It is not your average visitor experience to the Royal Opera House in London, but it is one people in Glasgow, Edinburgh, Falkirk and Aberdeen can enjoy if they visit their local cinema in the coming months.
Courtesy of the Royal Opera House live cinema season, which opens on October 23 with The Royal Ballet's performance of Swan Lake, audiences at 240 cinemas across the UK can take in a live performance from Covent Garden.
"There's the clarity, the sound, the picture. Everything. It's wonderful," says Paul Wilson, alternative content manager at Cineworld in Renfrew Street, Glasgow. "No matter where you sit you've got the best seat in the house."
The Glasgow cinema has been running live transmissions for four years, with audiences growing with each performance. Besides seasonal favourites such as Swan Lake and The Nutcracker, operas such as La Boheme and La Traviata have proved to be sell-out draws. On the day of its screening last May, La Fille mal gardee was number three in the UK box office.
Tony Hall, chief executive of the Royal Opera House, says the ROH has three quarters of a million seats to sell each year, and every one goes. But as he points out, everyone contributes to the ROH through their taxes, so more people should have a chance to see productions.
So why not simply tour? "You are talking about world-class artists who you are booking five years ahead, who want to come in here with big sets, with a chorus of 40-50 people, an orchestra 110-strong. This is a way of getting to people more cheaply and in a way I think is equally involving."
In certain respects, audiences in Glasgow or Edinburgh see more than those at the ROH. Besides close-ups of the performers there are behind-the-scenes interviews and the chance to watch scene changes. At Cineworld Renfrew Street, audiences are given a two-page synopsis with story and cast, Wilson is there to meet and greet them, and, best of all perhaps, an ice cream trolley comes in at the interval. It's all about making the screening as much of an "event" as possible.
Tickets are more expensive than going to see that week's blockbusters, though. In Glasgow, a ticket to Swan Lake, for example, costs £17, or £13.80 concession. The higher prices, says Hall, reflect the investment in the service and the cost of getting the signal from the ROH to venues. (For comparison's sake, tickets to see The Nutcracker at the ROH sell for up to £110.)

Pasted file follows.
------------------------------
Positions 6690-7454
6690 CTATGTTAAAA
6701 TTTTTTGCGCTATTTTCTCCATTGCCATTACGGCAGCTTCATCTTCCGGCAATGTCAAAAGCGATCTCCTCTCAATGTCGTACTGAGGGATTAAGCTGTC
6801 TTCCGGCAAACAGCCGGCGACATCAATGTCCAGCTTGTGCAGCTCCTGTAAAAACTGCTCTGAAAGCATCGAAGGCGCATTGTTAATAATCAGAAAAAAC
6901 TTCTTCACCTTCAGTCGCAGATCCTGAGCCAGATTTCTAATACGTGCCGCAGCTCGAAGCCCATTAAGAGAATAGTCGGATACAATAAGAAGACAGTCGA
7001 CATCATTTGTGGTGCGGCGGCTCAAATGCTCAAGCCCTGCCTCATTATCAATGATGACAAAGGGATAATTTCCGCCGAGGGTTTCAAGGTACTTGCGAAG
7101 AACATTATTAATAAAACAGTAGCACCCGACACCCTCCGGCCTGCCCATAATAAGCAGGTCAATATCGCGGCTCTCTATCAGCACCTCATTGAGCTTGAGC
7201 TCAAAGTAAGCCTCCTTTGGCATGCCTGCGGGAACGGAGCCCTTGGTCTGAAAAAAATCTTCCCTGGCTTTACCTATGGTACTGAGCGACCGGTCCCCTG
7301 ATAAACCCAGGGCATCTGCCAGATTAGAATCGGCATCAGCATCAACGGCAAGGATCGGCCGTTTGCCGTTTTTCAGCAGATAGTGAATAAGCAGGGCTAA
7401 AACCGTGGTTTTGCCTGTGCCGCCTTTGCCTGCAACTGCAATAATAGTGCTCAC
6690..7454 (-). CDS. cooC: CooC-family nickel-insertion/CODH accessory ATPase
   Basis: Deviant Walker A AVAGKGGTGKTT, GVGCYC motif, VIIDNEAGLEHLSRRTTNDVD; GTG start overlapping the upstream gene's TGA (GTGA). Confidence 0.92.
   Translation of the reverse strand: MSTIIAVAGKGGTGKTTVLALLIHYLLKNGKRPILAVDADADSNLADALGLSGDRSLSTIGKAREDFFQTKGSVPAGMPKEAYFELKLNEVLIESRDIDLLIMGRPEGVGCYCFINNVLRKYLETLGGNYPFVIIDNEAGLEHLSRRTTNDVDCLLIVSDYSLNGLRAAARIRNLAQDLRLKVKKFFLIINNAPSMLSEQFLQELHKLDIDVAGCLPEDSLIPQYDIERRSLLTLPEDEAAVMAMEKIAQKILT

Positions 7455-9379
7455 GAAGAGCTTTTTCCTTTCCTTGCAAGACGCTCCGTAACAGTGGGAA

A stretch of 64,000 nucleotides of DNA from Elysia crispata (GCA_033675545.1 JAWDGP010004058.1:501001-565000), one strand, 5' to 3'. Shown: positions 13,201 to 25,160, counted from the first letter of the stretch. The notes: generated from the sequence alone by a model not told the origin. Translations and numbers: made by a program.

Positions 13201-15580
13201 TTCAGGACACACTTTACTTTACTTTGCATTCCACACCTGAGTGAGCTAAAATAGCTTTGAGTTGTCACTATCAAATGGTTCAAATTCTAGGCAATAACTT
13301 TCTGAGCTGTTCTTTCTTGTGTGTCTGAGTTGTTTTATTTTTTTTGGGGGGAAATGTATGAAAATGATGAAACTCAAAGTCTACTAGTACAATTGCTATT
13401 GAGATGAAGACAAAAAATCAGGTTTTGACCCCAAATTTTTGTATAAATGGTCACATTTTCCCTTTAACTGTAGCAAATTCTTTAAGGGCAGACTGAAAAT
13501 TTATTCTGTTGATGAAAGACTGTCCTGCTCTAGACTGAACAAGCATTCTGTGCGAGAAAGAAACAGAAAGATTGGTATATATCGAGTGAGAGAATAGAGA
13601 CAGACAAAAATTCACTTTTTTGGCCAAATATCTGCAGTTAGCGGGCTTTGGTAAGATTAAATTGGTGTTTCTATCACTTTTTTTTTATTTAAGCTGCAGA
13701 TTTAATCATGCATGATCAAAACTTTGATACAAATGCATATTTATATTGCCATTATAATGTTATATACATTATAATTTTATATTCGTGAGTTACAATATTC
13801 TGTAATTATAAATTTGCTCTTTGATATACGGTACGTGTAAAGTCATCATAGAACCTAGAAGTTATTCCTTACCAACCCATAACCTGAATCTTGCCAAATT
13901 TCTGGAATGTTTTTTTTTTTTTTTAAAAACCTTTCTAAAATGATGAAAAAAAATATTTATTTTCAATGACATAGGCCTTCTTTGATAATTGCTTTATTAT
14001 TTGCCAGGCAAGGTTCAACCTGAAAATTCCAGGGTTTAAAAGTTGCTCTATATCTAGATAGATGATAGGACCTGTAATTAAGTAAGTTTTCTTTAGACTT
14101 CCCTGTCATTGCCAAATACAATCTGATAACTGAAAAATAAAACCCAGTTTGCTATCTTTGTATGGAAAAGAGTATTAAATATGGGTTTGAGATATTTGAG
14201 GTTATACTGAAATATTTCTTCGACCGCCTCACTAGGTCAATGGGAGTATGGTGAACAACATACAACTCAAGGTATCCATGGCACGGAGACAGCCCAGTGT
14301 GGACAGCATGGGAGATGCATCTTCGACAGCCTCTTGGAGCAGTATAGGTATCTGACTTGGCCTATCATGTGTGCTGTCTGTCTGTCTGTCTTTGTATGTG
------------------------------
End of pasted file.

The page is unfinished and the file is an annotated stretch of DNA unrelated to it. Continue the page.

"The audiences are growing like mad which seems to say there's a market there for these things," says Hall. "I make no bones about it, we're trying to make some money out of this not by putting prices up to ridiculous levels or anything like that, but by covering our costs. We aim to break even and that's what we do, and I hope that as we get to more people, not just in this country but around the world, we can look at how much comes back to do new things here, and how much we put into lowering prices."
The Metropolitan Opera in New York also runs live screenings, but its tickets are more expensive: £20 and £15 for concessions.
In total, ROH productions screen to more than 900 cinemas in 32 countries, meaning audiences in Scotland are enjoying the same performance, for example, as audiences in Japan and Brazil, both growing markets.
The ultimate goal, says Hall, is that more people are attracted to ballet and opera. They might be more willing to give something a try if it's on at the cinema near where they live, he says, and that could lead on to going to live performances in the theatre.
"I care a lot that we attract new people to these art forms, that people don't feel it's remote from them. This is good for opera and ballet right across the UK."
The new season runs to June next year and includes four new opera productions: Nabucco (with Domingo making his role debut); Eugene Onegin; La Donna del Lago, and Gloriana.
For the performers, a live transmission night is a special occasion, says Laura McCulloch, a soloist with the Royal Ballet. The former Dance School of Scotland pupil has had several of her performances beamed live, which means more of her family and friends can see her perform without having to travel to London.
"My mum, who has seen a lot of performances at the Opera House, thought it was wonderful on screen, that it really carried."
With an international cast, it's not just Ms McCulloch's family and friends who get to see their favourite dancer. At one screening to Brazil, several of the dancers in London knew their families were watching near home.
With performers knowing it's time for their close-ups, there is slightly more pressure, says McCulloch, which all adds to the intensity of the experience – for audiences and dancers alike. "You definitely get more of a sense of what the dancers are feeling."
Wilson agrees, recalling one particularly memorable screening of Romeo and Juliet and a close-up of the lovestruck hero. "You could see the tear running down his face."
All that, and Scots audiences get to go home to their own beds. Nessun dorma no more.
Cineworlds Aberdeen Union Square, Edinburgh, Falkirk, Glasgow Renfrew Street. www.cineworld.com, and www.roh.org.uk/cinema
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